Begin With A Bang
My son was assigned his first Dickens novel in middle school. He got A Tale of Two Cities and dutifully set out to begin.© 2004 James Scott Bell. All Rights Reserved. Used with Permission.
Twenty minutes later he came out of his room with a bemused and somewhat frustrated look. "So how do you like Dickens?" I asked.
"I don't know," he replied. "I don't get what's going on.There's this coach with mail going up this hill and..." He shook his head.
"Well, why does he do all this description of one thing? I mean, a whole chapter on this coach!"
"You've got to understand something about when Dickens was writing. They didn't have radio, TV or movies. Novelists in those days had to spend a lot of time describing the scene, so readers could see it in their heads. People weren't as well traveled, either, so anything outside their world also had to be described in detail."
Nathaniel nodded, as if I had made sense. I thanked God for a small victory.
"Today," I continued, "readers don't need that level of description. They want to get into the action right away, see something happen. So even though A Tale of Two Cities has one of the most famous openings of all time, it probably wouldn't fly today."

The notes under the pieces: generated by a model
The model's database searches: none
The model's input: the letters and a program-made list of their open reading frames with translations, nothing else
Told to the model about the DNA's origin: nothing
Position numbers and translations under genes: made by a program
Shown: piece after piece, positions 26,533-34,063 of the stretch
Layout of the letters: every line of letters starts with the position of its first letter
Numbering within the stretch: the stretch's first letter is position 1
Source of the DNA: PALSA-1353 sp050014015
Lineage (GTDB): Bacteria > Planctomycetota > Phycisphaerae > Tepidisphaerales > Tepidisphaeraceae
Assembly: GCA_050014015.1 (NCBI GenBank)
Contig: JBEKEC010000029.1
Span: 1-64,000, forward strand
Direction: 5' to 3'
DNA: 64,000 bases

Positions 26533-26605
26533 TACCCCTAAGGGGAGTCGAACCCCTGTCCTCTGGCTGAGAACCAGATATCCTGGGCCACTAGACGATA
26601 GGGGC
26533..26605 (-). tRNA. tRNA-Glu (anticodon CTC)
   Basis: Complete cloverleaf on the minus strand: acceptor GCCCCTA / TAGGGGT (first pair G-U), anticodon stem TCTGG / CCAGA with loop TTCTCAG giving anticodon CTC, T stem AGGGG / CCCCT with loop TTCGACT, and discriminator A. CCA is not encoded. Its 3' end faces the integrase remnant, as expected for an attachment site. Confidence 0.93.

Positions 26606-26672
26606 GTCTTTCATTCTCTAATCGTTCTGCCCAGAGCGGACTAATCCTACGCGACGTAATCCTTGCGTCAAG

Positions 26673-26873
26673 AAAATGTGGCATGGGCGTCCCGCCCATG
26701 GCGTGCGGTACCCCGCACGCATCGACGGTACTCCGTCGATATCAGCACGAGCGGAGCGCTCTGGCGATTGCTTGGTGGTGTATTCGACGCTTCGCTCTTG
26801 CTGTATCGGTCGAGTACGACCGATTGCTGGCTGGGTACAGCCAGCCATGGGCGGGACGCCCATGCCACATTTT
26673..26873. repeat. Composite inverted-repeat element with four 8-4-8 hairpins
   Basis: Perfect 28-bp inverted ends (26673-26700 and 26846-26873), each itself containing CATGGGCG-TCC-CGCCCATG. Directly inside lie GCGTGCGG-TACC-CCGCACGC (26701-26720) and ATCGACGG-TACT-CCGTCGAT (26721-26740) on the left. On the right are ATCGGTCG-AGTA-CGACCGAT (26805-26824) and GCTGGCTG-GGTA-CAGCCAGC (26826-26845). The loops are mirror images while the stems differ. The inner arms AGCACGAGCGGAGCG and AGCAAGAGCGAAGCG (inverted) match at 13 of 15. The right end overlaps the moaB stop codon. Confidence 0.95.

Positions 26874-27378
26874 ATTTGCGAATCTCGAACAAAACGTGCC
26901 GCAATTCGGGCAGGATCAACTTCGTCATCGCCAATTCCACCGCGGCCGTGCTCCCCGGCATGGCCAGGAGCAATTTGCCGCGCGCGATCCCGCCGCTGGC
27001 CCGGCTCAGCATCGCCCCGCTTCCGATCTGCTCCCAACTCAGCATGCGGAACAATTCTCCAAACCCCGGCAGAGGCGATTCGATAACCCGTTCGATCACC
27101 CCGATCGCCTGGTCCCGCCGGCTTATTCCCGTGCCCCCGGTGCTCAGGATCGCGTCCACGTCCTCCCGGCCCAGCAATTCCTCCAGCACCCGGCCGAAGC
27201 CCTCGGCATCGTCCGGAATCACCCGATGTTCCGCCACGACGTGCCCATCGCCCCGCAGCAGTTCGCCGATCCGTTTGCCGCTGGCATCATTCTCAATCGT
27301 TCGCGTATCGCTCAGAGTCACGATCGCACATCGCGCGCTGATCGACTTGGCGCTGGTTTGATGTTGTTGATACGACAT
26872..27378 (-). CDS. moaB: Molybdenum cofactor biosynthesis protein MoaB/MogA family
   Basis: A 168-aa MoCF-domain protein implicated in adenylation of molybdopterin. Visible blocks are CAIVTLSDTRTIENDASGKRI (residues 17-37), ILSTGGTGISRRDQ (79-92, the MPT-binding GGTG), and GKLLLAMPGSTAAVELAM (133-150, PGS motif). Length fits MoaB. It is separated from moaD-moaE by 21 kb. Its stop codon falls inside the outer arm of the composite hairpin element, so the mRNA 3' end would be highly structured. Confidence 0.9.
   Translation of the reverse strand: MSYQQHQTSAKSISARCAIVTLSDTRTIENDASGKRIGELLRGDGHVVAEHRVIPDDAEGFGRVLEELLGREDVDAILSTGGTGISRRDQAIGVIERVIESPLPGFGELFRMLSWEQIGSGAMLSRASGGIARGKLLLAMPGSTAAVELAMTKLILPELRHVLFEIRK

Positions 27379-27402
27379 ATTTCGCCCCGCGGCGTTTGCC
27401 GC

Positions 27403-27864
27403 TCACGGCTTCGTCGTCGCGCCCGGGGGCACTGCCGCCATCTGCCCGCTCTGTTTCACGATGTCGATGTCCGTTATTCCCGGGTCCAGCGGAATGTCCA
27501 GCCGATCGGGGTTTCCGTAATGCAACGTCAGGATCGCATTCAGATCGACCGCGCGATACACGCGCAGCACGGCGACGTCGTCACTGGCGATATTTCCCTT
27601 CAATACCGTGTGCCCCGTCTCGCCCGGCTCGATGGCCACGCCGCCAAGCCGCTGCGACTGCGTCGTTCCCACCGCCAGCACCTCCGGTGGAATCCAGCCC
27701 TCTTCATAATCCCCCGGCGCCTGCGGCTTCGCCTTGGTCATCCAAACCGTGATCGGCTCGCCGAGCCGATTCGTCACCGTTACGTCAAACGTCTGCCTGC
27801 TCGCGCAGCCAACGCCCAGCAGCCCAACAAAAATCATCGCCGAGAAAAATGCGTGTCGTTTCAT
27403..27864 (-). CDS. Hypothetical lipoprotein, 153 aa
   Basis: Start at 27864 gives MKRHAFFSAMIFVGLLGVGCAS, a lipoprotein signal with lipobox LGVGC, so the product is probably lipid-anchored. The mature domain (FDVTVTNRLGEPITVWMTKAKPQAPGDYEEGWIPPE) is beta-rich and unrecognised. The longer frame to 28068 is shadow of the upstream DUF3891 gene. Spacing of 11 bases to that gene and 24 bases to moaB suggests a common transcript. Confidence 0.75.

And that's true. I can just see some modern editor, having a chat with Dickens about his new manuscript, sitting the author down in a chair and slowly shaking his head.
"Chuck, you write like an angel, but what's all this 'Best of times, worst of times' stuff, huh? I mean, your whole first chapter reads like some history lesson here. Chuck, baby, listen to me. You got some guy, Joe Bagodonuts, coming into Barnes & Noble after work. He's looking for some exciting book to read, he sees a fun cover with a guillotine on it, he picks up and starts looking at Chapter One. You think he's gonna want to read on after all this king of this, king of that business? Chuck, it's got to go..."
I advised my son to allow the wonderful words of Dickens to wash over him, and that he has to read those books with a different mindset (he ended up loving the book). But today, things have to move. Fast.
The rule I give my writing students is this: Act first, explain later. Begin with a character in action and conflict. You don't have to give a lot of information up front. Readers will stay with a character in action and conflict for a good long time. Read the openings of any Dean Koontz novel. You'll see what I mean.
James Scott Bell studied philosophy, creative writing, and film in college, acted in off-Broadway theater in New York, and received his law degree, with honors, from the University of Southern California. A former trial lawyer, Bell is the Christy Award winning author of Deadlock, Breach of Promise and The Trials of Kit Shannon series which includes A Greater Glory, A Higher Justice and A Certain Truth. He lives in Southern California with his wife, Cindy, and their two children. You can learn more at his website: www.jamesscottbell.com.